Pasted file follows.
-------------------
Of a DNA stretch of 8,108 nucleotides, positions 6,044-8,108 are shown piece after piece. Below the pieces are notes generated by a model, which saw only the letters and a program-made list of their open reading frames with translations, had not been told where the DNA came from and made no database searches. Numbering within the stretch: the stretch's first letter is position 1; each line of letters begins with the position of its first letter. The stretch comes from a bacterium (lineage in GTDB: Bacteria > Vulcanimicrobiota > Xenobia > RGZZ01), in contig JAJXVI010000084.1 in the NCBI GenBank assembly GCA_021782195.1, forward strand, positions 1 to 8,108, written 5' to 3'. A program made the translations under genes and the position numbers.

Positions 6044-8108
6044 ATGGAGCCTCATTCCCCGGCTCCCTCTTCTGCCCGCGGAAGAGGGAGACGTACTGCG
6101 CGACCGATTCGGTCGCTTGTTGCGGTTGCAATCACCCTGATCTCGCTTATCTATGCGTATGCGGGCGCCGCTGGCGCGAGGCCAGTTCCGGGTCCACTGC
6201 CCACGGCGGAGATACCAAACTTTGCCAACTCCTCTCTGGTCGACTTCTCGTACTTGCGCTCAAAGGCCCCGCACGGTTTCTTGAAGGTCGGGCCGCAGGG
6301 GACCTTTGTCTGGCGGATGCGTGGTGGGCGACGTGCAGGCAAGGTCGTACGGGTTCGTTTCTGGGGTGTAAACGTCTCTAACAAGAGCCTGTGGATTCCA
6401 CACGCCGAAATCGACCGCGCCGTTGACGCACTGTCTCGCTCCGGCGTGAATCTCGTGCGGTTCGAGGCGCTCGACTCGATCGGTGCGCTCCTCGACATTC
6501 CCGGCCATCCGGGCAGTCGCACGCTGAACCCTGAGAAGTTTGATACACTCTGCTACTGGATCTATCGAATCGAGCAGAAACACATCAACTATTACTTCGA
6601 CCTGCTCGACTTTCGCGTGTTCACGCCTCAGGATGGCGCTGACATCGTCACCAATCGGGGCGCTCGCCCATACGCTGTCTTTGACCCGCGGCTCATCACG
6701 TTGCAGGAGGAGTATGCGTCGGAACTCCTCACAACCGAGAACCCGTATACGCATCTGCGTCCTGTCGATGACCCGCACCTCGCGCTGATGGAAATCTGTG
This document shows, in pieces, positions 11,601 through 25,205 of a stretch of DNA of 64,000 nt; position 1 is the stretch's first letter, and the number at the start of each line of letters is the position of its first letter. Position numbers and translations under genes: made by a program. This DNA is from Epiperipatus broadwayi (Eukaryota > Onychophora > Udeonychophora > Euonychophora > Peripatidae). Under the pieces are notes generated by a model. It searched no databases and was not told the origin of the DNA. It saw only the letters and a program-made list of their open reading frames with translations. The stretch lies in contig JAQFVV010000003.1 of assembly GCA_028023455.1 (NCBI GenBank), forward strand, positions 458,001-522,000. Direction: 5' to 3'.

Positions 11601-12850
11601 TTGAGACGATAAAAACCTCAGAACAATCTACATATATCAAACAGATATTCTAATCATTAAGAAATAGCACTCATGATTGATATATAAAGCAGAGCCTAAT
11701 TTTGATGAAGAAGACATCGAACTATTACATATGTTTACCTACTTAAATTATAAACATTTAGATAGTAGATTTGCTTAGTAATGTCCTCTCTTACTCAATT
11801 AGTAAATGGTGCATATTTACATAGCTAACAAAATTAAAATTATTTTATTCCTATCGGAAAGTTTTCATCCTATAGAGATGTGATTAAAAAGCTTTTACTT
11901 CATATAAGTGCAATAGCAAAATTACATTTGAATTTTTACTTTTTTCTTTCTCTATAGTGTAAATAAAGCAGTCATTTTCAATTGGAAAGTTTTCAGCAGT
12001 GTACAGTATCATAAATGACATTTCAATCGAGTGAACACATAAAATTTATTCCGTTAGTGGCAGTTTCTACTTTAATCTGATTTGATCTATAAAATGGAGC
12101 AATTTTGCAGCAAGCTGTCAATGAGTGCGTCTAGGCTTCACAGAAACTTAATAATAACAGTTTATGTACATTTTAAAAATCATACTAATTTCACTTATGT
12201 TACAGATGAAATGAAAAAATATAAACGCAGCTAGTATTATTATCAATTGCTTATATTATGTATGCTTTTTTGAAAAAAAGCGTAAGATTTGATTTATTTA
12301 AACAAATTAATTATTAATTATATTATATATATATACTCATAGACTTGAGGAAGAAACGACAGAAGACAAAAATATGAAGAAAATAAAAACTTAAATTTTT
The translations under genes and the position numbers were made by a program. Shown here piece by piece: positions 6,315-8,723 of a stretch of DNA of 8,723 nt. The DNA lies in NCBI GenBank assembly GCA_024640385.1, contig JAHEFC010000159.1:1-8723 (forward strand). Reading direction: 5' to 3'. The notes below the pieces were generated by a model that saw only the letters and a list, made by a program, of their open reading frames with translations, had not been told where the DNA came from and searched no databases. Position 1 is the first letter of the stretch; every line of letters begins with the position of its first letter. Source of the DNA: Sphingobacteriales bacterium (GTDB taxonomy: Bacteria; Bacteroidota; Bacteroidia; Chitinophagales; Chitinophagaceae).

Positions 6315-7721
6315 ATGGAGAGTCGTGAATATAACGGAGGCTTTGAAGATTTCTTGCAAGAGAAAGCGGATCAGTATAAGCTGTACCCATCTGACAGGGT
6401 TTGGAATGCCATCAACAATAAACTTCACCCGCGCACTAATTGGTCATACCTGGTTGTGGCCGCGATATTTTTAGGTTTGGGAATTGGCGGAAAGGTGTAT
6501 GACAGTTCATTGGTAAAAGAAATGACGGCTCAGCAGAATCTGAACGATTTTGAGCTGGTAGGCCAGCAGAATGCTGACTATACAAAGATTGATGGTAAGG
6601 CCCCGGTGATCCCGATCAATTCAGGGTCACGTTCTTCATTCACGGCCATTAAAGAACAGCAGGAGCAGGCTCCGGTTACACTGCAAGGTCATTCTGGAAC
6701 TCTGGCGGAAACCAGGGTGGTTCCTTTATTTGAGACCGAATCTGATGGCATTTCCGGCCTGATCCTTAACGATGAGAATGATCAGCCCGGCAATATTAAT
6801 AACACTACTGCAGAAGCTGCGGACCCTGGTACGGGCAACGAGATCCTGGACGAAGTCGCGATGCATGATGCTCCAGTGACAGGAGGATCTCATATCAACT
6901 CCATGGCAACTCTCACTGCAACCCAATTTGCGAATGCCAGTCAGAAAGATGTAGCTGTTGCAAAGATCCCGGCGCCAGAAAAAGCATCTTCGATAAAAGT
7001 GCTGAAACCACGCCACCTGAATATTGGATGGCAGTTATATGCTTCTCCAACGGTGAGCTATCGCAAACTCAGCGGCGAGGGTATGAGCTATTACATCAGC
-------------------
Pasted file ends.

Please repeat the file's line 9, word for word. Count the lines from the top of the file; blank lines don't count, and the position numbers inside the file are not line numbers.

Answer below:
6601 CCTGCTCGACTTTCGCGTGTTCACGCCTCAGGATGGCGCTGACATCGTCACCAATCGGGGCGCTCGCCCATACGCTGTCTTTGACCCGCGGCTCATCACG